Southwest Airlines (NYSE:LUV) is on a roll. The company today posted fiscal third-quarter results that set a new profit record, with adjusted earnings soaring 62% to $0.55 per share. On that basis, Wall Street analysts were expecting per-share profit of $0.53. Investors were pleased with the results, sending the stock slightly higher in premarket trading.
A supersonic quarter
Southwest's revenue improved by 6% over the prior year period to $4.8 billion, which was in line with analysts' expectations. Impressively, the airline managed to boost revenue despite the fact that it's AirTran aircraft transition resulted in fewer overall trips and fewer seats flown.
Here are a few more highlights from the results:
- Return on invested capital grew to 19% over the trailing 12 months, nearly double the figure from the prior year and ahead of management's 15% goal
- Operating margin rose by four percentage points to 13.5%
- Fuel costs fell to $2.94 a gallon from last quarter's $3.02 and the prior year's $3.06
- Free cash flow grew to $1.4 billion over the past nine months
- The company returned $241 million in cash to shareholders through dividends and stock repurchases
Management pointed to record load factors and Southwest's revamped frequent flyer rewards program as key reasons for its strong revenue performance. Meanwhile, cost discipline and falling fuel prices did their parts to supercharge profit growth. "We are very pleased to report another record quarterly profit performance, which resulted in $100 million third quarter 2014 profit sharing for our employees," CEO Gary Kelly said in a press release.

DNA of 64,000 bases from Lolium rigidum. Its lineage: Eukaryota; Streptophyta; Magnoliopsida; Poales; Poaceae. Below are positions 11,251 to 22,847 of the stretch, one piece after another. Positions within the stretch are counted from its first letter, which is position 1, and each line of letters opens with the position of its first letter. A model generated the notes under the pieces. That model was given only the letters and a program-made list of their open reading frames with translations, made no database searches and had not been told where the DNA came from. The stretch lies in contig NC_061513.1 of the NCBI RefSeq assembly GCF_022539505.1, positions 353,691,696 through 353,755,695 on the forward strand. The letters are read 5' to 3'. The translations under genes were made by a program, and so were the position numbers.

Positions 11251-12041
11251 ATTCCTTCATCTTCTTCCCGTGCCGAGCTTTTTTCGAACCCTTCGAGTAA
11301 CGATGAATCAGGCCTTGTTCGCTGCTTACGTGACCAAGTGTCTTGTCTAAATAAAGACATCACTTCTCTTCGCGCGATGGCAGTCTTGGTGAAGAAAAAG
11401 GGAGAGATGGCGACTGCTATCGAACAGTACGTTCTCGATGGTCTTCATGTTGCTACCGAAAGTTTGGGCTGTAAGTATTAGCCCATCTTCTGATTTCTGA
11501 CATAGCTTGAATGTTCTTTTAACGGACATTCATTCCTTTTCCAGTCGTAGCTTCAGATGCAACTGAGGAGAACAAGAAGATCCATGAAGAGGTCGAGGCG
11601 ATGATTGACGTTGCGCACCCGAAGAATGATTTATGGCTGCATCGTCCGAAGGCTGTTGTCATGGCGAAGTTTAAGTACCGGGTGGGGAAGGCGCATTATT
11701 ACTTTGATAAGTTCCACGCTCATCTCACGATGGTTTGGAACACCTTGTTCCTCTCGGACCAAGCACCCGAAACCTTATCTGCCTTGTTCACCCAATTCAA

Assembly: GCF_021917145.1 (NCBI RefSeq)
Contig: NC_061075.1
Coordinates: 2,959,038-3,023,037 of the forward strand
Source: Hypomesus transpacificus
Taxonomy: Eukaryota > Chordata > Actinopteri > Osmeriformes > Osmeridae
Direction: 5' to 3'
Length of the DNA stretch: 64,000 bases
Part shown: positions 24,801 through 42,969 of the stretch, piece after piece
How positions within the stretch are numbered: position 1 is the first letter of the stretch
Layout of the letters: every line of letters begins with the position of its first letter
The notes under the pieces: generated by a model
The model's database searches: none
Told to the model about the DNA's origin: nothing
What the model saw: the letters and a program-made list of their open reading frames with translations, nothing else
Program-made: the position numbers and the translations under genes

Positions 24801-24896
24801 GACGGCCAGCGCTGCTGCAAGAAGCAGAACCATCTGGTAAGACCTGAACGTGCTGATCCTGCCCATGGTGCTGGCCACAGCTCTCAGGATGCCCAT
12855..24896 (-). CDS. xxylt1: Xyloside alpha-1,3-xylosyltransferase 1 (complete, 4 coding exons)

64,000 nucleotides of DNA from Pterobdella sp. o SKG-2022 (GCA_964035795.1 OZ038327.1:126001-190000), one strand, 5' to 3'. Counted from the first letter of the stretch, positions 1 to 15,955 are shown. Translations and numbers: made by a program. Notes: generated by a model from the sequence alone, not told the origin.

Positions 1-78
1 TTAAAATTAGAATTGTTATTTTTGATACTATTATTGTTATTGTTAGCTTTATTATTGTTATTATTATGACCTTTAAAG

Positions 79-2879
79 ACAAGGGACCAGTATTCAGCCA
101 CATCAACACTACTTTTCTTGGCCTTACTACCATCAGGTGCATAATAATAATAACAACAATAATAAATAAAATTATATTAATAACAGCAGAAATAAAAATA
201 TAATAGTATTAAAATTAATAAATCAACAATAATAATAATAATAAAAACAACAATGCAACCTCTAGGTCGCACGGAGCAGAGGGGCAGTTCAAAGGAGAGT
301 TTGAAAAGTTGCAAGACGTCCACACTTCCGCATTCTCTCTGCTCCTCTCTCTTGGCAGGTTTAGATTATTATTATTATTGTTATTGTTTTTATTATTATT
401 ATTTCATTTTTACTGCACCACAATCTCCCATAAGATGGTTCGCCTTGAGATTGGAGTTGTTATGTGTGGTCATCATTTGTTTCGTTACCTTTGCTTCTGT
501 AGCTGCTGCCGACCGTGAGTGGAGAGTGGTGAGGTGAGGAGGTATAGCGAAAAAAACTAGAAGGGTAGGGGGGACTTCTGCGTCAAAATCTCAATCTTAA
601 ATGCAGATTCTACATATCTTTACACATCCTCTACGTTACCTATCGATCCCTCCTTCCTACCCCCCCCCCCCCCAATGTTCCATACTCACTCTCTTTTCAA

Looking ahead, there are a number of tailwinds that could keep pushing Southwest's results further into record territory in the coming quarters. More international destinations are one prime example. Having successfully taken on AirTran's routes to the Bahamas and Mexico this summer, the company now plans to start service to Punta Cana, Dominican Republic, and Mexico City, Mexico, next month. Meanwhile, a lifting of regulatory restrictions at Southwest's Dallas, Texas, hub will allow for 17 new nonstop flights from that airport.
Fuel costs are also expected to continue diving, which should keep boosting those profits. Southwest projected a per gallon fuel price of $2.75 in the fourth quarter as compared to $3.05 in the prior year and $2.94 for the quarter that just closed.
Management provided some color on current business trends, saying that Q3's solid momentum is so far carrying into the fourth quarter. October revenue has been growing at a similarly strong pace, the company said, and bookings for November and December are also good.
Wall Street analysts as of this morning were expecting Southwest to book a 48% earnings jump next quarter and a 4% revenue boost to $4.6 billion. Those would be impressive results, but they seem quite achievable given this past quarter's performance and the early Q4 trends.